Other recent projects include a remix for West Indian Girl’s To Die in L.A., and an appearance on the web only broadcast of CBS’ Bigshotlive show. “And yes,” he says, the Tannoys also made it onto the screen.
“I’m someone who doesn’t listen very loud, with any kind of speaker. The Tannoys are my mains and I need for them to perform at low volume, and they do – A lot of speakers don’t want to perform until you crank them up a bit. They are also key to his workflow – For those unfamiliar with Carmen’s music, it’s an extremely lush blend of world and electronic elements that often involves him stepping fluidly between tracking and mixing.
“If I’m only mixing and not recording other bits I usually take a day to mix a track, but give myself the option to revisit it. I’m always mixing as I go.”
“I’m usually here an awful long time in my day. If I play loud, too long, my ears get fatigued real quick.” That means that although his likeness is roaming LA on the side of a bus – and, more recently, getting plastered on the bus stops as well – he hasn’t yet had the chance to see them. “Other people have,” he laughs. “I’ve been tempted to hang out at the local car wash for buses.” Ultimately the variety of projects, and the manner he moves from one type to another means spending too much time in studio to take time out to do so. For now he’ll have to be content to let with photos sent by friends who’ve seen them and let the outside world creep in through updates from friends and colleagues.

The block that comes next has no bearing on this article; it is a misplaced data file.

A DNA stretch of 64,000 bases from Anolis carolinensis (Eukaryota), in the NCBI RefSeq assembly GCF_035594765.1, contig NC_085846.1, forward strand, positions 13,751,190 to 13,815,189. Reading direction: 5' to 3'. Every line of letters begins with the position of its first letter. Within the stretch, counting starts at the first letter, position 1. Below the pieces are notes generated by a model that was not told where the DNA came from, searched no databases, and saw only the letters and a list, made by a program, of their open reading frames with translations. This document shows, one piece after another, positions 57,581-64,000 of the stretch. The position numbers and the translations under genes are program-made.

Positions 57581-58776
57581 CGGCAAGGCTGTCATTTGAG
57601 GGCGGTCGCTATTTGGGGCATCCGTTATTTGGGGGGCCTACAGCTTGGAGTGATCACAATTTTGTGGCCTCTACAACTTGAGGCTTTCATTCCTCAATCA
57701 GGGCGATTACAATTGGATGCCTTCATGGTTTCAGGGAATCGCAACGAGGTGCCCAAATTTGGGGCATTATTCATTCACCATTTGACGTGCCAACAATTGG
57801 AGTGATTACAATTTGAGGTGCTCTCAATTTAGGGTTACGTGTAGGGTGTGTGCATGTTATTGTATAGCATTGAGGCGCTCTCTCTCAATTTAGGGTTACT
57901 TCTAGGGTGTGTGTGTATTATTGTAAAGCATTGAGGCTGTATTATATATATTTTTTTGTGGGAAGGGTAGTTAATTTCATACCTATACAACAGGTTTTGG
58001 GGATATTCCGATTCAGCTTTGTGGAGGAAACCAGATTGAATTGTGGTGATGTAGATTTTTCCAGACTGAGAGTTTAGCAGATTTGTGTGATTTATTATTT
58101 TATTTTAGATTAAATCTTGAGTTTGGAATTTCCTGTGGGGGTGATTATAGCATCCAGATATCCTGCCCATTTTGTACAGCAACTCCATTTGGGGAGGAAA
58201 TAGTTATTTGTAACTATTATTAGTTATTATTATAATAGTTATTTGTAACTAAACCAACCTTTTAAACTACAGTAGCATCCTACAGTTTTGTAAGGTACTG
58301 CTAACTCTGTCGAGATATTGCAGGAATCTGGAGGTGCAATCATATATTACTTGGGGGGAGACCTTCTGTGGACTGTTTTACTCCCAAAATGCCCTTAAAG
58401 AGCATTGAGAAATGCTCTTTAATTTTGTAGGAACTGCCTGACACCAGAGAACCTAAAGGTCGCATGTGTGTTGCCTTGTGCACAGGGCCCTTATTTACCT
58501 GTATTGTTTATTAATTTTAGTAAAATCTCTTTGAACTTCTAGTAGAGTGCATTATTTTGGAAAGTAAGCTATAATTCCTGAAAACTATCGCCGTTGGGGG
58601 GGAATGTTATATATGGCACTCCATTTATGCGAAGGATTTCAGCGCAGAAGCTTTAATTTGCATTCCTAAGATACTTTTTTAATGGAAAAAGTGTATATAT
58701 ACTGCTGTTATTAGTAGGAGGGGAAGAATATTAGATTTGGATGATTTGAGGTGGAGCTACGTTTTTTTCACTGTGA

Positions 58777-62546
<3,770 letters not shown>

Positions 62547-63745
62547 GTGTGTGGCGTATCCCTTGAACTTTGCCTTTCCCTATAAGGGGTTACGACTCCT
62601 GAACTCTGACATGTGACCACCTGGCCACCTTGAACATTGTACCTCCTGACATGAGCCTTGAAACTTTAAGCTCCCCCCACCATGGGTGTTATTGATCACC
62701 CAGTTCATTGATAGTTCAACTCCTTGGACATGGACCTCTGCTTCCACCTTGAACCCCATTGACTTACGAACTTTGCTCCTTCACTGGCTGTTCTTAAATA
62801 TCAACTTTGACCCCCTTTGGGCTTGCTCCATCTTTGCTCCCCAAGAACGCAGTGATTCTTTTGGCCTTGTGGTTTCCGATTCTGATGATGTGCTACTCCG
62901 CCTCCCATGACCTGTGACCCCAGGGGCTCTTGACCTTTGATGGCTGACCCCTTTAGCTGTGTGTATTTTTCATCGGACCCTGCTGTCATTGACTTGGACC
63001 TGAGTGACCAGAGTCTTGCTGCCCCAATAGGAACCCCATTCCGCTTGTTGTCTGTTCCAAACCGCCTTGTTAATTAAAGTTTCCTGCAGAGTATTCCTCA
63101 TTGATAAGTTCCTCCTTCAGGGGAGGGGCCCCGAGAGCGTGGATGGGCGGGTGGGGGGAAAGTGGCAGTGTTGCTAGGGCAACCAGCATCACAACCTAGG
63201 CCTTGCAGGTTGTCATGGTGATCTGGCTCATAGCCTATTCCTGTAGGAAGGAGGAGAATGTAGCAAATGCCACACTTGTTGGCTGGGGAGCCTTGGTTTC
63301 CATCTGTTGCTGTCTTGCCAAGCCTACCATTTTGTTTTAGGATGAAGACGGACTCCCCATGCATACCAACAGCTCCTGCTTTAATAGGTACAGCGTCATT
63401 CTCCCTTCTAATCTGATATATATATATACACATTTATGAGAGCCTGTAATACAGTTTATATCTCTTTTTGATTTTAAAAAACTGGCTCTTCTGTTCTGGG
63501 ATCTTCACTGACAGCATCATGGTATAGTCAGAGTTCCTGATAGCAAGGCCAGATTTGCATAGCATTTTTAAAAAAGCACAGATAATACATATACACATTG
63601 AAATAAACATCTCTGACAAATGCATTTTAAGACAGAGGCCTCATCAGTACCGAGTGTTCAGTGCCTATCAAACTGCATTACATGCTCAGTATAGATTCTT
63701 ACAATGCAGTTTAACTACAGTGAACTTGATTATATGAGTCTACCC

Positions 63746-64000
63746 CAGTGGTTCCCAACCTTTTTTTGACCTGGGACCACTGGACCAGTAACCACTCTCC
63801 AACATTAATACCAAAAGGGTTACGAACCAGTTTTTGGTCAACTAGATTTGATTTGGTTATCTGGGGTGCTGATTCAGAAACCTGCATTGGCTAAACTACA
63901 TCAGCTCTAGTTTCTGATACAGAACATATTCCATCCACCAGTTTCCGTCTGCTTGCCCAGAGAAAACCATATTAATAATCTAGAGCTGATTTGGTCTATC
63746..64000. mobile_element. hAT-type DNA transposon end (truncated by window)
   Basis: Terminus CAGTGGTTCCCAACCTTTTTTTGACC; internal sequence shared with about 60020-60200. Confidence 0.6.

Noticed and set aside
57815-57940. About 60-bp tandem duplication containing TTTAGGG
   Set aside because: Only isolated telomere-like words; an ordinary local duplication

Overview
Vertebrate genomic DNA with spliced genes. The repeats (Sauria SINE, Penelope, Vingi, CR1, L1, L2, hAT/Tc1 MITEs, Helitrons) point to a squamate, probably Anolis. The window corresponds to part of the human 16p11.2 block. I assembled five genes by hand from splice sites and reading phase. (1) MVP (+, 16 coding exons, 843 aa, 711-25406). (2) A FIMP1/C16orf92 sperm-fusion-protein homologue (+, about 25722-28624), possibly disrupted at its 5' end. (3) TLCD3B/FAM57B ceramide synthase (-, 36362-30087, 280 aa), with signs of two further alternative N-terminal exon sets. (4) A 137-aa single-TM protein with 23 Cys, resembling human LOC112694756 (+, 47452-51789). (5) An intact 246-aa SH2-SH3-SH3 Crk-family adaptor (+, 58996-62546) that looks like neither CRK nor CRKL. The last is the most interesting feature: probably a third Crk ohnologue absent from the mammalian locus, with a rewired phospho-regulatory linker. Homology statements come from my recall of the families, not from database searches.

All part of the process of course, and as Rizzo’s profile grows the updates are becoming more frequent. “I’m getting a text message right now that my song is playing as we speak,” he says. The pleasure is evident in his voice.
Rizzo’s Ornament of an Imposter is now available exclusively on iTunes and first week out, debuted at #13 on the KCRW album chart and #37 on the iTunes electronic album chart. Ten percent of all proceeds from the record will go to a different charity each month. April’s charity is the Starkey Hearing Foundation (http://www.sotheworldmayhear.org/).
For details, more info, and examples of Carmen Rizzo’s work go to www.carmenrizzo.com.